Drivers to get advice while on smart motorways

December 13, 2017 | By | In News
Traffic uses the hard shoulder of the M42 near Solihull. Major new multimillion-pound road schemes were announced today by Transport Secretary Philip Hammond. He gave details of eight motorway schemes including one to allow motorists to drive on the hard shoulder of two sections of the M25 at peak times.

Highways England are to announce plans to fit 700 miles-worth of fibre optic cables under motorways that will help with smart and autonomous vehicles.

Information on the road ahead and traffic conditions will be transmitted into modern and driverless cars, which could also spell the end for conventional road signs.

The plans say that the main roads between London, Birmingham, Bristol, Manchester and Leeds will be converted by 2030 to allow for this, as many of those roads have been prepared to take on the fibre optic cabling.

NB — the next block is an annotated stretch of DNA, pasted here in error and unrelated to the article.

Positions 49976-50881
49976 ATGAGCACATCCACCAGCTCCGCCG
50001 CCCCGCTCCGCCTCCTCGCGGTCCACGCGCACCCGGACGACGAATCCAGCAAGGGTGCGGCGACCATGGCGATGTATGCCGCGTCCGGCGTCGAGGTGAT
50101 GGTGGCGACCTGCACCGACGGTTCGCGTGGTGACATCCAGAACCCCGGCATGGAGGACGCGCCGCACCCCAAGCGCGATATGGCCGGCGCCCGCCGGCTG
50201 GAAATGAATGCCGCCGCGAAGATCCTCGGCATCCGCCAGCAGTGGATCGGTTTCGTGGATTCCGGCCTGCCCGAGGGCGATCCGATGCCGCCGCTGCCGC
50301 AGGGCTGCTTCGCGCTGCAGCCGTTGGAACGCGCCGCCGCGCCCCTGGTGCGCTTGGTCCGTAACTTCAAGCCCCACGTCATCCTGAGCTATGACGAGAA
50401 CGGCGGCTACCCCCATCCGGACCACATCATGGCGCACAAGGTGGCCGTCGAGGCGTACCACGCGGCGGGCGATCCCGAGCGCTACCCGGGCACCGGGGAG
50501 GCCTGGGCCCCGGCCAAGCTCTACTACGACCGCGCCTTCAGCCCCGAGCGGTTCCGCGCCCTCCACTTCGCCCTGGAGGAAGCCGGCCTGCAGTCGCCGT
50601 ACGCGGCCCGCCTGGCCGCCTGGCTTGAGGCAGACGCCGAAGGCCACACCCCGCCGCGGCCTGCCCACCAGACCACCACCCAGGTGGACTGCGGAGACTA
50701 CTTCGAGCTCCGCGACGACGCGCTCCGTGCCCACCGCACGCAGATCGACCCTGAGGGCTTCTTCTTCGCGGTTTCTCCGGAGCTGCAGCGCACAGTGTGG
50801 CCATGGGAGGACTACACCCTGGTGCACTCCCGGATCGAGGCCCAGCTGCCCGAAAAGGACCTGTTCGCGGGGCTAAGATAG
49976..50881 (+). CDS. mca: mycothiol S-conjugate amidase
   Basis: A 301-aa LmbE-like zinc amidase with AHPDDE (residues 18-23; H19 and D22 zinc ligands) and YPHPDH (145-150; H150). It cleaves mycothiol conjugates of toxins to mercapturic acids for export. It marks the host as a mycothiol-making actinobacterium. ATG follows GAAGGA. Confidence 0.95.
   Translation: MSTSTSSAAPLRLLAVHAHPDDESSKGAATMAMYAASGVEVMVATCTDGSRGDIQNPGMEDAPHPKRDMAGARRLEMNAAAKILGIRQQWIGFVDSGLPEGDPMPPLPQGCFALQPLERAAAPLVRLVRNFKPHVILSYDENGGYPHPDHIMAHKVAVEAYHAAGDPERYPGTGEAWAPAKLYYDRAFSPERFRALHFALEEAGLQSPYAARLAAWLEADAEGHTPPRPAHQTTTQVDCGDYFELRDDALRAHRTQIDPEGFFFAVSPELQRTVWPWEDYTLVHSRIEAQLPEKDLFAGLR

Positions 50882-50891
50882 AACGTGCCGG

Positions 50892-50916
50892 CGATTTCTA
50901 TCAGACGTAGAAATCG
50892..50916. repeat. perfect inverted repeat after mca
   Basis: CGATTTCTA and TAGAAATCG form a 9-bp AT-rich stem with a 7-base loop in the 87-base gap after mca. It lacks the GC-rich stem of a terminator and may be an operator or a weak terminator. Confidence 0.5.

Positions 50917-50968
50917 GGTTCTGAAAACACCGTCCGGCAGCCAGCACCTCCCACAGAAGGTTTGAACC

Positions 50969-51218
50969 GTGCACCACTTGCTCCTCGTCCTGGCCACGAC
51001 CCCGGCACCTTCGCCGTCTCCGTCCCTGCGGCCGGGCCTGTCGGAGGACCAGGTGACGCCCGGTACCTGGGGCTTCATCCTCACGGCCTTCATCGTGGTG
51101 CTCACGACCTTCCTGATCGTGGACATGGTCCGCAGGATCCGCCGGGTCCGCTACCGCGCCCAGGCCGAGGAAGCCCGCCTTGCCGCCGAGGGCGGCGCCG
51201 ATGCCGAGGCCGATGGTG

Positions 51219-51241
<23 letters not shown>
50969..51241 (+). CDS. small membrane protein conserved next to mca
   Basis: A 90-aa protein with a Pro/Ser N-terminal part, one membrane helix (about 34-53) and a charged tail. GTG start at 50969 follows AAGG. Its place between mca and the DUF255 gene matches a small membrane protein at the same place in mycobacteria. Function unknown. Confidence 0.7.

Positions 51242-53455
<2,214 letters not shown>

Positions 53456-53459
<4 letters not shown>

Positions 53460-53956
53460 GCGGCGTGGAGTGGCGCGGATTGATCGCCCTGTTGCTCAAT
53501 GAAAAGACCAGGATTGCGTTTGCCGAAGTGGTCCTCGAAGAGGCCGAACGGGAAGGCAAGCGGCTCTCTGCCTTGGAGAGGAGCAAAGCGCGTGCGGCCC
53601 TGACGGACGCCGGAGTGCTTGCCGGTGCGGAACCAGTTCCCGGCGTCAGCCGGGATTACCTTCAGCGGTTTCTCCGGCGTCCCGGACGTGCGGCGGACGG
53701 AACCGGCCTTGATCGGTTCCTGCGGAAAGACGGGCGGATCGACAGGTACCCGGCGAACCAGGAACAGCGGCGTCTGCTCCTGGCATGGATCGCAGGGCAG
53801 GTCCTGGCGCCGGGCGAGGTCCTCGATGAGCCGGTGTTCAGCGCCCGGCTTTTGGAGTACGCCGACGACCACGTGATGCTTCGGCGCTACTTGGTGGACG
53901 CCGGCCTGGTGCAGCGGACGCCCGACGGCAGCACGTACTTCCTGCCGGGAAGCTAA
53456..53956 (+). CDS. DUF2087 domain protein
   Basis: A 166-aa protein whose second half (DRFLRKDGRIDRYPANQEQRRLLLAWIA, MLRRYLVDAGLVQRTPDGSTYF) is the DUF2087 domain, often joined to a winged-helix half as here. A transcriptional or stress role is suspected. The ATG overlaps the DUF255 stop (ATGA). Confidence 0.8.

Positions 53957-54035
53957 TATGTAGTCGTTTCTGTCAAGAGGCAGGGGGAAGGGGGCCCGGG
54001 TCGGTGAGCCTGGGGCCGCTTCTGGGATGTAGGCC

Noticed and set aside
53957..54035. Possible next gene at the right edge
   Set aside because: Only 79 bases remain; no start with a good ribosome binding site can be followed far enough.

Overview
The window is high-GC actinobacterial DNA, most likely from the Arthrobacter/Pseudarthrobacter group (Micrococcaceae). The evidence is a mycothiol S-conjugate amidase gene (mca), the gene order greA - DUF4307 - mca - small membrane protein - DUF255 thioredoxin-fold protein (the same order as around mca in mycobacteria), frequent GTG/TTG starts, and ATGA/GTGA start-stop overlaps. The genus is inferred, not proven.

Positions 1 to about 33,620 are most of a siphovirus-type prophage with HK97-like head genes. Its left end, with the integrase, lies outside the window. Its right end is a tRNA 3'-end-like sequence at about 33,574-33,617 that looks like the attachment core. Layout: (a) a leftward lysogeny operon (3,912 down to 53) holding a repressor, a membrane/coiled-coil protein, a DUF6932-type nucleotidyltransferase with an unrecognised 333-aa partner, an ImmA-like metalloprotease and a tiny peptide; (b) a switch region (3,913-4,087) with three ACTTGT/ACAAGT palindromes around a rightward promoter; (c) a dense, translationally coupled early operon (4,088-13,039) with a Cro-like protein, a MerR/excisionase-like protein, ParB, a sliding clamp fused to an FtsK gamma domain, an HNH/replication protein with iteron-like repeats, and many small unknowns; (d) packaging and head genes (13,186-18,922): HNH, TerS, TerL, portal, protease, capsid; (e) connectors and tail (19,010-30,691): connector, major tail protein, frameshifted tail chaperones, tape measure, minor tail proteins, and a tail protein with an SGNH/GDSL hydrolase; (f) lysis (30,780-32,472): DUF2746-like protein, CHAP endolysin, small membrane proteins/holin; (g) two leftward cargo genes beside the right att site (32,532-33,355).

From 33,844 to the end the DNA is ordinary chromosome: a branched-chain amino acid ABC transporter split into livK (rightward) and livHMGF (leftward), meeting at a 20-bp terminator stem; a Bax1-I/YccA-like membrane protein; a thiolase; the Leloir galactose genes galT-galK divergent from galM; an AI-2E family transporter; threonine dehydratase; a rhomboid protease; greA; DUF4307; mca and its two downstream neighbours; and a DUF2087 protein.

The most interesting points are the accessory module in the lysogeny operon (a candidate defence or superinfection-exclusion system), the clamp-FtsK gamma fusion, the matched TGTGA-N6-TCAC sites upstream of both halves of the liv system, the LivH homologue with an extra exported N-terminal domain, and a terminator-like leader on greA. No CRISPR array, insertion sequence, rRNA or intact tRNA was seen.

The M1, M4, M6, M25, M40 and M42 are the country’s busiest highways, and all of these are expected to be converted into smart motorways.

By using 5G superfast internet, the system will be used to direct smart vehicles and drivers into the correct lanes if an accident has occurred and help them navigate on their journeys. It could also predict when road-use will be at its highest, and divert people away from highly concentrated areas.

Data will also be collected from the suspension travel of vehicles so that authorities can tell where there are potholes on the road network.

These plans come after it was announced that there were 68 billion miles of traffic in the UK from the year ending in June, with the largest increase coming on motorways.

Highways England also said that drones will be introduced to collect footage of congestion, which would then be relayed back so that the information could be passed on.

These plans are due to be implemented in the next funding period between 2020 and 2025, with initial reports saying the project is due to cost £30 billion.

Chief executive of Highways England, Jim O’Sullivan, told the Times: “Ultimately, our engineers’ dream would be to stop having speed limit signs by the side of the road because you have just broadcast to the car what the speed limit is.”

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